Two weeks ago, Gawker writer Josh Stein jumped on the 4-year-old son of satirist Neal Pollack, calling him a "horror" and "the worst" for providing his father with some cute quips about expensive cheese at a gourmet store; Pollack responded by sending an e-mail blast about his feelings to his friends, but Gawker got hold of the e-mail and relentlessly dug into him again and again. When Pollack first saw the post, "my heart sank to my knees," he says. "Instinctively, and stupidly, I sent out that e-mail, which I should never have done, because it just gave them the satisfaction of knowing that they'd gotten to me. That's all bullies want, really."

(Josh Stein's follow-up post was titled "Neal Pollack Half-Heartedly Defends His Character/Son.")

At the same time Gawkerites were becoming drunk on their media-cultural power, they were also, ironically, grappling with career insecurity. As I wrote in an Ad Age column in June 2008, by this point, Gawker's pseudo-celebrity bloggers had figured out that they were as disposable -- as cog-in-a-wheel-ish -- as any of the cubicle-dwelling suckers populating old-media combines. Nick Denton had already fired a writer for failing to drum up enough pageviews, and by October of that year, Gawker -- just like much of the establishment mainstream media -- responded to the Great Recession by swinging the axe (see: "Black Friday At Gawker Media: 19 Layoffs At Blog Network.")

For those who think that Silicon Valley billionaire Peter Thiel -- the man credited with killing Gawker by funding Hulk Hogan's lawsuit against it -- is uniquely hysterical about the awfulness of Gawker and its previously shuttered Silicon Valley offshoot blog Valleywag, take note of this passage from my June 2008 column (that I'd somehow forgotten about until I started to revisit my past relationship to and with Gawker):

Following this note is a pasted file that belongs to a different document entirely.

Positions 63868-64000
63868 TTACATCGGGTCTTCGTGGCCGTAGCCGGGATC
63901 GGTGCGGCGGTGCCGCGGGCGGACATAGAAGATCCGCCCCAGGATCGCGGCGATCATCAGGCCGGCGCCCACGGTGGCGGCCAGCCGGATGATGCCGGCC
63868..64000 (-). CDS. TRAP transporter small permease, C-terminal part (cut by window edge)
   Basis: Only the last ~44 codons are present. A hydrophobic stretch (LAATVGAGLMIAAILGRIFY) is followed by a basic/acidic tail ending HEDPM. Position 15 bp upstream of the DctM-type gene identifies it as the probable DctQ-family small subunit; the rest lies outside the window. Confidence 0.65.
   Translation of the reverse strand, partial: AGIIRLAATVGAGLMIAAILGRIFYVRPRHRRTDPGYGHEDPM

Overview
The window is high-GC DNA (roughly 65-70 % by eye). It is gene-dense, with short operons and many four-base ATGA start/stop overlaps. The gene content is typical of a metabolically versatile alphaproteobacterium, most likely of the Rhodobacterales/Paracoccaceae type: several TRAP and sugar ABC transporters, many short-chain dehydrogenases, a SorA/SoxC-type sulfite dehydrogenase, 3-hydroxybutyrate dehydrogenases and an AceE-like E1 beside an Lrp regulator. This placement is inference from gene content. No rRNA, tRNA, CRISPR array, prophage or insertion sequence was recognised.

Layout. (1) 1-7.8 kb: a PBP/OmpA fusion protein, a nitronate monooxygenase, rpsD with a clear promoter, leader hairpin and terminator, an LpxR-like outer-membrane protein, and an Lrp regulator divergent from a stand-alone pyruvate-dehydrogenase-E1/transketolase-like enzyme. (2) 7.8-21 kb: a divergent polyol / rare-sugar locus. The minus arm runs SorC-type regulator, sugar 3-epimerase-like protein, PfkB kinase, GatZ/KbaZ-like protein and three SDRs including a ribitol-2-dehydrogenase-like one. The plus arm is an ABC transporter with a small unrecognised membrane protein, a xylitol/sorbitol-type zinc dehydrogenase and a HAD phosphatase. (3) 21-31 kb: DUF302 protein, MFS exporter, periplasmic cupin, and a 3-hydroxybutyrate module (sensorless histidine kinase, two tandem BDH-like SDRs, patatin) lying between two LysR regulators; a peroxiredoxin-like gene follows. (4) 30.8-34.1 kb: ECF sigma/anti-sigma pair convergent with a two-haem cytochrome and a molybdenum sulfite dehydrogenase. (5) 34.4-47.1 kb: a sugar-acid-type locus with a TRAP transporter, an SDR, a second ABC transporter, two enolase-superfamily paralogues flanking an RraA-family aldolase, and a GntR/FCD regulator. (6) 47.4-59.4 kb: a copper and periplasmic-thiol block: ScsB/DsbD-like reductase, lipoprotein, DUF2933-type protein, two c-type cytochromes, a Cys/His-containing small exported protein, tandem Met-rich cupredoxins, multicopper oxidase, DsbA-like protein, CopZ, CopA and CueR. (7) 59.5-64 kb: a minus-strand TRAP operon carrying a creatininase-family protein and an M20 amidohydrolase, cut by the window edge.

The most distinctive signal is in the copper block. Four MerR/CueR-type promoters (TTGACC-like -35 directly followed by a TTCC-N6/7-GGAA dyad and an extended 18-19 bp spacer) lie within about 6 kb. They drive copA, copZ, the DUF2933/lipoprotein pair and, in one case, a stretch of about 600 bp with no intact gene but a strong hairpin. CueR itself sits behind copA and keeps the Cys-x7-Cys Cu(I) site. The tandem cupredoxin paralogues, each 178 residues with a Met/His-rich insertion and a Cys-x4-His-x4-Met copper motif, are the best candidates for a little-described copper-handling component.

In March, Michael Arrington, of TechCrunch fame -- in the wake of the suicide of advertising exec Paul Tilley, who many indelicately speculated had been distraught about attacks he'd endured from ad-industry blogs -- wrote a post titled "When Will We Have Our First Valleywag Suicide?" about Gawker Media's Silicon Valley blog and the distress it causes in its often blindsided subjects. And then Ricky Van Veen, the editor in chief of College Humor, writing on his thoughtful (generally non-comedic) personal blog, speculated that Gawker Media's cruelest bloggers could be, yes, murder victims if one of their more thin-skinned targets snapped.

The kicker of Ricky's blog post is worth quoting here:

When you have a collective group hurling dozens of harsh items a day at vulnerable people, statistically it's just a matter of time before one of your targets snaps. It's simply a numbers game.

Being a friend of Gawker's publisher Nick Denton for years, I can safely say that Gawker's tone will not soften. He's a businessman above all else (a brilliant one at that) and unless it's good for traffic to start being nice to people (it's not), there would be no reason to do so.

Oddly enough, it's actually pretty easy to be friendly with Nick Denton -- at least if you don't work for him. (In this week's New York Magazine, former Gawker editor Max Read writes of "the legend of 'Nick Denton': a forbidding, humorless crypto-sociopath who pushed his employees to the limits of their ability.") From first meeting him in 2003 (the year after he arrived in New York, following some lucrative adventures as a technologist in San Francisco, and before that as a journalist at the Financial Times in his native London), I liked him. I've had strangely endearing conversations with him over the years -- sometimes over coffee at the kitchen counter in his beautiful SoHo apartment (which he recently gave up and sublet in the wake of declaring personal bankruptcy), and once during a long stroll through Manhattan's Highline elevated park.